In all five states in which I’ve taught, Hamlet has been on the required reading list for seniors. So, after teaching Hamlet for umpteen years, I continually have to remind myself that for most of my students this will be their first and maybe only time, reading this canonical favorite. I want this to be a positive experience for us all, something that will keep the play fresh for me and compelling for the students. How can one resist the frustration of teaching a favorite play year after
year after year? Sounds paradoxical? Keep reading.
It was not enough simply to pass along to them what I’d gotten out of reading the play. Instead, this series of lessons should be an opportunity for them to wrestle with the language, delve into complex character relationships, and emerge with insight into both Elizabethan and 21st Century issues. Moreover, I had to develop a realistic attitude towards the readily accessible my students could find in print and on-line. After all, those are place look for ideas to enhance my own assignments. Instead, my goal was to share the experience of reading the play with them using the tools available to us all.
How, I wondered, can I design lessons that get them into the play before them want out?
What are strategies to get through the play to utilize and hone the reading, writing, discussing and reflection skills they’d been learning throughout their years of schooling?
What will make the lessons intriguing enough for them to stay the course…read closely, participate actively in class, and resist the temptation to depend on published articles, critiques and books about this Shakespeare classic just to do well on the graded assignments I’d be giving?
So, among the assignments I adapted from the zillions in print and on line are those I’ve stored here on my website. These are assignments that each year seemed to re-ignite my interest and inspire my students to read with zest and zeal.
(If you designed any of these strategies, thank you. They come from notes accumulated over the years. Teachers have regularly share with from one another and, for years, it was not customary for teachers to keep notes on where one borrowed ideas, and at workshops and seminars presenters distributed their handouts but seldom included their names.)
Interested? See “Language Arts Resources” link.
First, I want my students to know that they can understand Shakespeare’s language. So, one of their first assignments has been to paraphrase Hamlet’s soliloquy in Act I. You can do the same by creating a document set up in columns with the soliloquy on the left and space for students to paraphrase on the right. This assignment can be completed during class time. Pairs can read their paraphrases to one another and then volunteers can read theirs aloud to the class. Write along with the students and see what you learn doing this assignment afresh each year. See “Teacher Resources” tab for one of my recent versions.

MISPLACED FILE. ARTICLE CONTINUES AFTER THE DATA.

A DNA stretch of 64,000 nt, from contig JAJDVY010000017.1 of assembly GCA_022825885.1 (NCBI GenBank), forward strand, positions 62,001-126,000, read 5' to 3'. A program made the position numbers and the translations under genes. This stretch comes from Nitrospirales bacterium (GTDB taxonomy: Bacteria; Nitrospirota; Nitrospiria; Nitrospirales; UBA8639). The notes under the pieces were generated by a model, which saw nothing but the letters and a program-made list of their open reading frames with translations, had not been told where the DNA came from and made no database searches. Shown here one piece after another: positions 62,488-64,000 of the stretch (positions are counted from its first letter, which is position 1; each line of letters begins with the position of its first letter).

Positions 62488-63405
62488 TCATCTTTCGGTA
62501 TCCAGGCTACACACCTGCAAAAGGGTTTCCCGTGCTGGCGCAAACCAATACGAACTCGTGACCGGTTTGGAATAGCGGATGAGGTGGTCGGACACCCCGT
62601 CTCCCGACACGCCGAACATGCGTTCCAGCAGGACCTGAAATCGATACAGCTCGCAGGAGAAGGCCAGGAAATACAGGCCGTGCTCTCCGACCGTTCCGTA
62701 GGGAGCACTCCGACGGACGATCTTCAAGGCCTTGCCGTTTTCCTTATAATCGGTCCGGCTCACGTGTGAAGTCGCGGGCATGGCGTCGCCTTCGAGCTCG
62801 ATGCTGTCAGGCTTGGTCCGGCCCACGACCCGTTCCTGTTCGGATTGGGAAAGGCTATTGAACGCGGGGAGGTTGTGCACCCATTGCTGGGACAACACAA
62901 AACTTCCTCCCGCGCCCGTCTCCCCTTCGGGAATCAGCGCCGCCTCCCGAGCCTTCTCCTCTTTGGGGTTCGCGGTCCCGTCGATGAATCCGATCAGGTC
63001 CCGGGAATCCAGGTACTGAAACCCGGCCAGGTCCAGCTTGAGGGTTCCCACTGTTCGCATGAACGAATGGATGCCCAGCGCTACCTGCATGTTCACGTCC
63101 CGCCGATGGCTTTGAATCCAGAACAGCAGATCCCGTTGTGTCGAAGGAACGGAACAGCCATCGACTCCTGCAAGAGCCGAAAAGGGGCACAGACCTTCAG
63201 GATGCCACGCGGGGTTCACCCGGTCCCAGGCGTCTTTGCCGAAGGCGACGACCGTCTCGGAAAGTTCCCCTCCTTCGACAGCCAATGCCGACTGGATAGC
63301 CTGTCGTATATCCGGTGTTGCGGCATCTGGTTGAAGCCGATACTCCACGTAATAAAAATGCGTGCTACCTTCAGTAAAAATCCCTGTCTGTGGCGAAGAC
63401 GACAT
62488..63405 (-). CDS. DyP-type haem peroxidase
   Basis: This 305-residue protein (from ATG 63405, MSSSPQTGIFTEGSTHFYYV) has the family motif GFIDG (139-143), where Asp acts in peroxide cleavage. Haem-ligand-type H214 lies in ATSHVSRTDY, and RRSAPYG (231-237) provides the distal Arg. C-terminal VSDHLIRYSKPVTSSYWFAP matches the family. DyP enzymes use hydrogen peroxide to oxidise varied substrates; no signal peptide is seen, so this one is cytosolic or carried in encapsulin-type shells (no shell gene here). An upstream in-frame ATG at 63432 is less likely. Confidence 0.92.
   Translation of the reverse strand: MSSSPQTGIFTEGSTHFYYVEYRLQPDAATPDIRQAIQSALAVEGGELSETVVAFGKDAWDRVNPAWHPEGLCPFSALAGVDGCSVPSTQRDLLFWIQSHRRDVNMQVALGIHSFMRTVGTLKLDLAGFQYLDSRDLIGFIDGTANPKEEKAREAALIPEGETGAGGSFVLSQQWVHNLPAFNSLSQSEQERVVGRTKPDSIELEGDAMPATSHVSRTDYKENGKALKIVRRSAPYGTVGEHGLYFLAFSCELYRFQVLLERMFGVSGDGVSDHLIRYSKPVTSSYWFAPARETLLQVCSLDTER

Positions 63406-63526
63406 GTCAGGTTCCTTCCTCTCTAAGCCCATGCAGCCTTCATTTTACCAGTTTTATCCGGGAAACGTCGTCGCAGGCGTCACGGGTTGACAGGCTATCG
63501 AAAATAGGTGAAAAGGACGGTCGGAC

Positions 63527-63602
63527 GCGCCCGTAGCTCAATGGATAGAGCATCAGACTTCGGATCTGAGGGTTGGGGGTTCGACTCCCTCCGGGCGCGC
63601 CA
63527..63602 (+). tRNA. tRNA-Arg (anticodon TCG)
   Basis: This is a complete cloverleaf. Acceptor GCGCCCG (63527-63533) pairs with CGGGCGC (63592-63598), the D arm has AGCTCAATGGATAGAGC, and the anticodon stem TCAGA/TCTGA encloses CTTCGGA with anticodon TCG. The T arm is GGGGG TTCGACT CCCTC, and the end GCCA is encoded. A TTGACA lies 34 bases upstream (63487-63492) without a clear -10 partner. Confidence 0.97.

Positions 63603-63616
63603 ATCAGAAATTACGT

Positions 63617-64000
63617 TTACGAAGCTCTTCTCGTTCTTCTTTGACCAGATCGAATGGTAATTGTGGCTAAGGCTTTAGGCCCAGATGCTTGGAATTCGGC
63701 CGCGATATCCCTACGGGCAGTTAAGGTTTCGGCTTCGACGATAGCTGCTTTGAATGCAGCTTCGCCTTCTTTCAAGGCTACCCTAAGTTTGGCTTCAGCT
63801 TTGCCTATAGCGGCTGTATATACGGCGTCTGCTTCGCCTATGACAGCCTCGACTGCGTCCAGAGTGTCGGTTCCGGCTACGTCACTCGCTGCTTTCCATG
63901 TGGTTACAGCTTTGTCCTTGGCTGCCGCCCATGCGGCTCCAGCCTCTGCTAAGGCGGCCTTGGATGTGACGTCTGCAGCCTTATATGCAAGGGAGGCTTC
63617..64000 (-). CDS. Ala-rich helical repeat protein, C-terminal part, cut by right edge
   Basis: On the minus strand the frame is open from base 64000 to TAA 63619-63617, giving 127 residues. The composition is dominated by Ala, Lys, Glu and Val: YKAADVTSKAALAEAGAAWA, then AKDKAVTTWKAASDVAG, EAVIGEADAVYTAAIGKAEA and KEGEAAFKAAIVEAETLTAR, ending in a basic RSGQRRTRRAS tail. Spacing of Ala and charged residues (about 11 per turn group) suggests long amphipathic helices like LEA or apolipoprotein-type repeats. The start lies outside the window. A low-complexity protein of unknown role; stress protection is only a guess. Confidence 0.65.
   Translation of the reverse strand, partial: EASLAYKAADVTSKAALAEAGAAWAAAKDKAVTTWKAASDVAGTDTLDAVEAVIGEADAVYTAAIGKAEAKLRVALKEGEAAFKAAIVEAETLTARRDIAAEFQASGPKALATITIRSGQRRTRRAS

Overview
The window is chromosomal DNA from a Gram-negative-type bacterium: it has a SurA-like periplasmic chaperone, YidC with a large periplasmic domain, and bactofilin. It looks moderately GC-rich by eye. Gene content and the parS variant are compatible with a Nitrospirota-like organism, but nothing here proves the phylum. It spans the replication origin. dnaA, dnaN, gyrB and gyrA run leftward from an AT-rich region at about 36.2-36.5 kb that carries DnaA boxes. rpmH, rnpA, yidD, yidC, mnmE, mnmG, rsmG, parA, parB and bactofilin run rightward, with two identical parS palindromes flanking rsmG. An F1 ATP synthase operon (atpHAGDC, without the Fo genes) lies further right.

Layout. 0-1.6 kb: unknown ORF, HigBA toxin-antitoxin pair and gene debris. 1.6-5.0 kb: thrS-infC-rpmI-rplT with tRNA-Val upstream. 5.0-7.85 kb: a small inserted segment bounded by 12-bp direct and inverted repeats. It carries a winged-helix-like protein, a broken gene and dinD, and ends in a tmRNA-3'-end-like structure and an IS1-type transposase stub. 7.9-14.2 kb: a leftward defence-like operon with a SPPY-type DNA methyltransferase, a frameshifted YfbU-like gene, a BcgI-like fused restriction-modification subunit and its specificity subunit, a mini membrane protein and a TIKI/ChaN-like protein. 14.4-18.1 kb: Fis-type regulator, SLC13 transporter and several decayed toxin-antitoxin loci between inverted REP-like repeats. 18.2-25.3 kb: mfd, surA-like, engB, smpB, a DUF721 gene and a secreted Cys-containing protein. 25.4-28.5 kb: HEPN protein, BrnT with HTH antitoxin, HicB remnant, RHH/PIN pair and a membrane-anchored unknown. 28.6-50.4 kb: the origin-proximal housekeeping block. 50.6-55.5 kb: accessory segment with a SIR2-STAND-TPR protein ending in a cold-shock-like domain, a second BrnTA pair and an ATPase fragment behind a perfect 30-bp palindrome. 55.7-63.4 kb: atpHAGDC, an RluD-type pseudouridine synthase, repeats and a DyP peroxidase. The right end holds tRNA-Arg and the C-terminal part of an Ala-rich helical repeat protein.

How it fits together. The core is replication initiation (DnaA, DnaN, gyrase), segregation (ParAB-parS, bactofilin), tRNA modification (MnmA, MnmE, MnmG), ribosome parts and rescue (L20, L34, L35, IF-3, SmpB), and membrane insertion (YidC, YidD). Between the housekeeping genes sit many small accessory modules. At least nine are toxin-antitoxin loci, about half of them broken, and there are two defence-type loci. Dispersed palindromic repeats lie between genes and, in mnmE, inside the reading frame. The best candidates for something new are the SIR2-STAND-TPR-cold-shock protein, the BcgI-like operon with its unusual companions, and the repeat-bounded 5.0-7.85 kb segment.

Paraphrase this speech HAMLET’S SPEECH, Act I, ii, 129-159..Click your cursor to the right, opposite the line you’re paraphrasing. You must account for every line.
Hamlet Recitations can be evaluated on the following criteria
To help focus their reading, I asked them to keep journals that included answers to the basic 5W’s and H? Yes, I checked with spot quizzes.
|Can you answer the following questions?
Wanting the students to have some sense of the universality of this Elizabethan drama, you could design assignments that ask them to make connections between Hamlet, the play and Hamlet the character, and between what they’d observed or experienced themselves. You know – text to text; text to self; text to the world. Typical questions for Act IV
Most important, I want my high school seniors to believe that they have something to add to the discussion, but that I do not expect them to come up with something new or radical. So, among the end of the play assignments is an essay for which they are asked to write about what impressed them, to support or refute at least two of the critical essays we’d read about the play, and to connect the play to something contemporary.
You’d be surprised how refreshing it was to read their essays. See the “Language Arts Resources” link for the rubric that alludes to that assignment. It was pleasant to learn that few students felt the “need” to cheat because their own ideas were welcomed and valued. And because I did the assignments along with them, the play remained fresh and alive for me.
Links to Assignments: